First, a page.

Book Review: In Pursuit of the Unknown
,In Pursuit of the Unknown: 17 Equations That Changed the World
by Ian Stewart
Basic Books, 2012
342 pages (Hardcover)
Source: Brilliant Books
A^{2} + B^{2} = C^{2} and E = mc^{2 }and these = more than you think. So is the premise behind In Pursuit of the Unknown: 17 Equations that Changed the World, which aims to bring the mystifying world of mathematics into the world of the knowns.
Ian Stewart, emeritus professor of mathematics and researcher at Warwick University (England), sets out to create an accessible guide to the seventeen equations that have done the most to change the world. Each chapter covers an equation, connecting it to the history of mathematical discovery and explaining why it is significant.
Beginning with Pythagoras’s Theorem and ending with BlackScholes Equation, each chapter starts with an overview, providing the equation, and answering three basic questions most people might ask: What does it say?, Why is that important?, and What did it lead to?
Newton’s Law of Gravity, for example, leads to an “accurate prediction of eclipses” and “planetary orbits,” as well as the “Hubble telescope.” The Pythagorean Theorem is an important and “vital link between geometry and algebra,” and provided the foundation for “special and general relativity.” The latter, a product of Einstein’s genius, makes GPS possible.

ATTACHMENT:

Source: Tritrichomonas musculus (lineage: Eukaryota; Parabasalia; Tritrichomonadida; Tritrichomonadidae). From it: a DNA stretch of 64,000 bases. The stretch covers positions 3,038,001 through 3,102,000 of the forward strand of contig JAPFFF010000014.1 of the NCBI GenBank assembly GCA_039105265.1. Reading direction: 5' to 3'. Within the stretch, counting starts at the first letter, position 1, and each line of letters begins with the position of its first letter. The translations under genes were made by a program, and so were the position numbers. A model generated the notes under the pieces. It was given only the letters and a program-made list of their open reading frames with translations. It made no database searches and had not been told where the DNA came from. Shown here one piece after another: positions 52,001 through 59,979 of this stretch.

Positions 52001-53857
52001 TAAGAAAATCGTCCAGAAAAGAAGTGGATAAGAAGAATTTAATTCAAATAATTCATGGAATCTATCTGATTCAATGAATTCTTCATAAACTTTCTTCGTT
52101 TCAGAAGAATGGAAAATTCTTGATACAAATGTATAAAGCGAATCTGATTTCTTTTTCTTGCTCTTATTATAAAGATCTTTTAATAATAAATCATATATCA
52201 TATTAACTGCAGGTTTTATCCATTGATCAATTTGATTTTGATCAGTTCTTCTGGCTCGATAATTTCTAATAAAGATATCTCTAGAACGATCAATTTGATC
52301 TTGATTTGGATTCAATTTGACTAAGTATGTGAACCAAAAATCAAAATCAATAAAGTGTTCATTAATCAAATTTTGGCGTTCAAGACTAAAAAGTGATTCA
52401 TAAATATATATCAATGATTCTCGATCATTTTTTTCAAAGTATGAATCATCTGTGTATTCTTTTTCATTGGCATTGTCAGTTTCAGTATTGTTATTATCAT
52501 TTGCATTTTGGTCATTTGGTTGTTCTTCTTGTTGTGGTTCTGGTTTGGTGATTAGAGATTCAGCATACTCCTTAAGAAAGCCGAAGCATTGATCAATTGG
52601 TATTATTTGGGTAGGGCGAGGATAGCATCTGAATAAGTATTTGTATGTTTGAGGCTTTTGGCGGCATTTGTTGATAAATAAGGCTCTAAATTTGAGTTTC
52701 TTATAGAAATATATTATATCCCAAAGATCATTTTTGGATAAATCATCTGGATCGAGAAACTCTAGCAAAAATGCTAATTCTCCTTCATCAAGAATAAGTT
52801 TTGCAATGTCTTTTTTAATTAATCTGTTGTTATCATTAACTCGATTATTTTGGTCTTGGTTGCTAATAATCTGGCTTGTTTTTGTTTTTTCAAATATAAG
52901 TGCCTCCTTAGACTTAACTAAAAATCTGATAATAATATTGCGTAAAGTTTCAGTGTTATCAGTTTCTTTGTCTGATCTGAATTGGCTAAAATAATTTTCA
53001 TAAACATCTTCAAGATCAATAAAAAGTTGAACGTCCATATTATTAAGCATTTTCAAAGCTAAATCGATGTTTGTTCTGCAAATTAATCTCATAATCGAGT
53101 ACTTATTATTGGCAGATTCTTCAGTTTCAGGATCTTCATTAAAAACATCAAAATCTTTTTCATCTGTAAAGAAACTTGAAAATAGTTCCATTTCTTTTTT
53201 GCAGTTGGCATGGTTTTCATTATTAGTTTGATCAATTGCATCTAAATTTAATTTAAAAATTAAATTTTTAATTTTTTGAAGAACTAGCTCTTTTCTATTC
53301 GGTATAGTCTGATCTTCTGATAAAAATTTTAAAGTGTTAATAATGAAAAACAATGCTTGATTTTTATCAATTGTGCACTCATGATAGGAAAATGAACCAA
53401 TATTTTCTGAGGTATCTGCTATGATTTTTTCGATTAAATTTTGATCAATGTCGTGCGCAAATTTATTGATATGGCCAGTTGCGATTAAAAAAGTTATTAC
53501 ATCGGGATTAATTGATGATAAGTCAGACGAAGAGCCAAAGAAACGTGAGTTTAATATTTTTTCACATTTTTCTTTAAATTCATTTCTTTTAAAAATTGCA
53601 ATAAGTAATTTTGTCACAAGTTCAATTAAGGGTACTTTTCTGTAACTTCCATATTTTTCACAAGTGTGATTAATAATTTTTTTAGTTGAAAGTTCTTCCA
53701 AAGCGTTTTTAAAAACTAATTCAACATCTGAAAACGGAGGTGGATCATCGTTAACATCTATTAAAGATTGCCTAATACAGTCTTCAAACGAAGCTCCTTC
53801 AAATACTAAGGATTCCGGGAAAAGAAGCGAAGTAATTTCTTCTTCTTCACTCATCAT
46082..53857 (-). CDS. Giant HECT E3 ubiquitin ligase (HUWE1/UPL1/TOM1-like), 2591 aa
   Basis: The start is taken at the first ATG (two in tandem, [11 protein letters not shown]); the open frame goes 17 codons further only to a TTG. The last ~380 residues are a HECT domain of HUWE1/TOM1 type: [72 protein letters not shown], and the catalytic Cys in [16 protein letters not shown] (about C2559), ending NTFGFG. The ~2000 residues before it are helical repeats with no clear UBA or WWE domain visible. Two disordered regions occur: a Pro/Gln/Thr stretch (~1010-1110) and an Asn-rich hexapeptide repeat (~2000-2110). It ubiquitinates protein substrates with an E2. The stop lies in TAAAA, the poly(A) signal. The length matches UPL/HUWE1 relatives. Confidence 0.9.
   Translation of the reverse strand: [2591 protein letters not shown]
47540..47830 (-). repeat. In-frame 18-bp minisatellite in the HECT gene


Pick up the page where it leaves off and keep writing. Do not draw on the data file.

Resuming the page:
There is a need for making science communicate to a broader audience and Stewart definitely works to do just that. The book is “approachable” as it claims, in that each chapter offers a lively account of the story behind each equation, including various illustrations. Nevertheless, while having the word “approachable” on the dustjacket may pull in the average reader who is interested in math, it may also underestimate the number of individuals in the world with extreme math phobia.
Nonmathematicians may be daunted by the presence of equations as they flip through In Pursuit of the Unknown, perhaps giving up before realizing the other treasures available within its pages. The narrative exploring these equations — remember, the book is on equations so one should expect to see them — is interesting and valuable enough for even mathphobes.
Stewart leaves little question as to why these equations are important and how the world is better off knowing them. His enthusiasm for his subject bleeds through the pages clearly. For the reader, the book entertains and engages the sense of wonder; it connects the transcendent world of math to their own and makes the unknown a bit more familiar.

John

Brandon Withrow

John

Brandon Withrow